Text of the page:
Failed to load account details firstname.lastname@example.org
After /var/www/nextcloud# sudo -u nextcloud php ./occ social:reset and confirming I was sure about resetting anything and everything social, I was able to ‘follow’ and ‘unfollow’ users on the same system. Also possible, it seems, is following Nextcloud on Mastodon.xyz. No messages yet, though. Not yet possible: following users on another nextcloud instance near here.
Orange Pi has a neat range of microcomputers. The smallest cost less than 10 Euro’s. For that price it is remarkably complete and powerful enough to run a suite of web services. They are easily installed and managed via Yunohost.
The hardware in short, specs copied from the excellent Sunxi-wiki:
1 USB 2.0 Host, 1 USB 2.0 OTG, 2 x USB 2.0 on pin headers
The 512 MB-option costs almost 25% more than the 256 MB-option, but spending two Euro’s there saves a lot of headaches later on. Depending on experience with the first handful of Zero-boards I might opt for the OPi PC later. An important factor that made me choose the OPi Zero, is that it draws little enougd power to run of regular USB and that it can be converted to run off power over ethernet. I haven’t tried that yet: it only supports passive PoE, and I am not sure my switches work with anything but 802.3af PoE.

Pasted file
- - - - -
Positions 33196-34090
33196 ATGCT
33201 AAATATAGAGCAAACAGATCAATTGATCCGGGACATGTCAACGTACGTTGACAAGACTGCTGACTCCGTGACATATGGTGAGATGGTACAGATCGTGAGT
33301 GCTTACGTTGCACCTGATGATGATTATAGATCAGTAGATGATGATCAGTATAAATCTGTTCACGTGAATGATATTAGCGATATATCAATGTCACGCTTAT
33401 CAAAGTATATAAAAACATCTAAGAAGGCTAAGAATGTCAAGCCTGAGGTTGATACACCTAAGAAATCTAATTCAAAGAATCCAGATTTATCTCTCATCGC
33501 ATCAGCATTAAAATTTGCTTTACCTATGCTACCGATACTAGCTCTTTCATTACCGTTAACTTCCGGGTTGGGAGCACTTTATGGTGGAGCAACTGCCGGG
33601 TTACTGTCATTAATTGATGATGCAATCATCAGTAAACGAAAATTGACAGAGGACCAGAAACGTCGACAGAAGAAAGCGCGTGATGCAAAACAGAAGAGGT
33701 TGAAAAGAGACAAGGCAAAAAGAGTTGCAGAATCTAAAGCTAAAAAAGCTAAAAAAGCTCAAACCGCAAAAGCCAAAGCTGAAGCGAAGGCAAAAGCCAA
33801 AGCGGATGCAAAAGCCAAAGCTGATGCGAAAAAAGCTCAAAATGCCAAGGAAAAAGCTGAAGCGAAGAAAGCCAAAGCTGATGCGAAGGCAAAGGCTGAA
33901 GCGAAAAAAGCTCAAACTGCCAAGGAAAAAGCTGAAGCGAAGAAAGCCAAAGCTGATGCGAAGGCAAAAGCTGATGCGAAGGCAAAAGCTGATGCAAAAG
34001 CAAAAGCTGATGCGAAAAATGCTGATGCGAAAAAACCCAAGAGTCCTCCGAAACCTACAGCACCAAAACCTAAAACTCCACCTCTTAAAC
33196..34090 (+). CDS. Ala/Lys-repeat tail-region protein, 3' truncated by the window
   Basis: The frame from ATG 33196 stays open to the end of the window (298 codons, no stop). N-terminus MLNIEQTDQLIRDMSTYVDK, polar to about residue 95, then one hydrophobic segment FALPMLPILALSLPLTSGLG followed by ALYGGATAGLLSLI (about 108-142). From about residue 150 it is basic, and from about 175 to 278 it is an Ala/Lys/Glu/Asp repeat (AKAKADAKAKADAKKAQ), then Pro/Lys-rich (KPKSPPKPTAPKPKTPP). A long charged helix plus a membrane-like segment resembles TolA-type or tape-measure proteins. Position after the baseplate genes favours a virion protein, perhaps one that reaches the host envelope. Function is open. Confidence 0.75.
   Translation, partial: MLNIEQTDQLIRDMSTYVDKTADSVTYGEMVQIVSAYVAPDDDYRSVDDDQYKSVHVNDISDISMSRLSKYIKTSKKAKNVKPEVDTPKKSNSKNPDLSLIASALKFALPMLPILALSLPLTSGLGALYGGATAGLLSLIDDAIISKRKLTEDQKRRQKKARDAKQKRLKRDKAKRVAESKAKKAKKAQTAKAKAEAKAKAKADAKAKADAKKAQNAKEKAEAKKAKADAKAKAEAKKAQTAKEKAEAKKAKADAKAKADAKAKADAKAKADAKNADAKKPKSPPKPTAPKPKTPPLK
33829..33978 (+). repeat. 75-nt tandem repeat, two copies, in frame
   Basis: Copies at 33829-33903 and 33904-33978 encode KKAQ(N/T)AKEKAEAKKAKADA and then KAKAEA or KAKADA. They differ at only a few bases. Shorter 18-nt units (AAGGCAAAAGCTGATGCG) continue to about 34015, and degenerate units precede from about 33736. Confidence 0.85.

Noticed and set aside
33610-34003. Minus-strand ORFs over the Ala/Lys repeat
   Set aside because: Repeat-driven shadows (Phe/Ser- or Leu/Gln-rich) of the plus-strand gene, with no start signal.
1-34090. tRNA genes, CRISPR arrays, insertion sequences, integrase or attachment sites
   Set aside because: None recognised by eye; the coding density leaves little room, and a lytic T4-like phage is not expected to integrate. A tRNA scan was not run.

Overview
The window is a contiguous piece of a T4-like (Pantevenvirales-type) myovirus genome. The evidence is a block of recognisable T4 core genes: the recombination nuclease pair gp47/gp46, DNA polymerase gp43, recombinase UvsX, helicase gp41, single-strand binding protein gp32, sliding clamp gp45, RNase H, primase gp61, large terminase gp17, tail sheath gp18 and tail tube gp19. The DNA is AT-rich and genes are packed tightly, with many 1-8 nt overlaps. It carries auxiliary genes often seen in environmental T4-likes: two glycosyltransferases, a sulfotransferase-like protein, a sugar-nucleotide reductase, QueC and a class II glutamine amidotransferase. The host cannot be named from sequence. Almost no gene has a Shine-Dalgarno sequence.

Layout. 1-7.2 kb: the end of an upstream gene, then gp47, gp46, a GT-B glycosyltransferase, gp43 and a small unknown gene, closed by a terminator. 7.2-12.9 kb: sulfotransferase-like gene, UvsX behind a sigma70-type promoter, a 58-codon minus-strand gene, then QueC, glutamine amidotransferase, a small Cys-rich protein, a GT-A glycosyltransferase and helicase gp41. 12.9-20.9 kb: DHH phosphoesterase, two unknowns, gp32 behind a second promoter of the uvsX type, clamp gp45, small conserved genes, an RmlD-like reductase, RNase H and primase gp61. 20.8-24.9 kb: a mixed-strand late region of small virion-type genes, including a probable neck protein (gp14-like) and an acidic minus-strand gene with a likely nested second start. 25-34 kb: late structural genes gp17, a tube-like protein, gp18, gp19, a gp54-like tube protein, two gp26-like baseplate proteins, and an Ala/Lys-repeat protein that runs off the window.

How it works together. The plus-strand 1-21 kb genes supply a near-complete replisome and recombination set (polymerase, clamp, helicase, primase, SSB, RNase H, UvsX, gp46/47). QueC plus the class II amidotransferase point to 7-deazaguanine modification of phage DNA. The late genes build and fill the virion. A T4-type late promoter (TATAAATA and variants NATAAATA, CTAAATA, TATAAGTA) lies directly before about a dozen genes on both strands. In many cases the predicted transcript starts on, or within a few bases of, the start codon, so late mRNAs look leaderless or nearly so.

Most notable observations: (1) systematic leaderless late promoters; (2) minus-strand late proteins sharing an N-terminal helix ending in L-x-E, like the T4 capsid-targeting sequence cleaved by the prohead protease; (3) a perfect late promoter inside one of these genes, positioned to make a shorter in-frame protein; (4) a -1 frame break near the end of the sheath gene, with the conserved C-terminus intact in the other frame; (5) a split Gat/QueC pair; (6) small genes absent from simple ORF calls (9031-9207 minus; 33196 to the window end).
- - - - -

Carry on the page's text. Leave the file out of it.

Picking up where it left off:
Yunohost does not (yet) have images for the OPi zero with H2+ processor. Armbian does have an image, ready made for flashing to uSD.
I am not the only one running Armbian on this board; there are enough people downloading for that specific board to have the image appear on the Armbian front-page
Armbian advices to flash a uSD card using Etcher. Etcher is relatively heavy for the job on hand, but is a comfortable tool. On some of my computers Etcher refuses to find the uSD card because of the layout of the other disks (perhaps related to software RAID or LVM). In that case I use dd with a block size of 1 and a sync afterwards.
After flashing, on first boot of Armbian, change the default password from 1234 for root to something useful. On those first boots I do use a serial interface. At first I worried I might hook it up incorrectly and break something (which I did not, but have subsequently done more than once). The one thing I did check carefully (using a multimeter) was the working voltage of the serial interface of the USB2TTL / USB2serial convertor: it has to be 3.3V for the OPi Zero. At 5V something might get fried.
Running a serial connection to a headless board is a lot of fun: it seems your computer’s display (or terminal window) is the devices’ screen. Everything from the first boot messages scrolls by.
Using a serial interface saves looking for the IP of the device to get connected. So you have to think of ordering some of those convertors, but they’ll save some hassle later on.
After the first boot of Armbian, reboot (for seeing everything is OK with your new password).
Yunohost has a curl-able script for installing the Yunohost-base-system on top of Debian:
Edit december 2019, from the Yunohost documentation: alternatively, restore a backup instead of postinstalling. Upload the archive to the server and place it in /home/yunohost.backup/archive; instead of postinstall, run: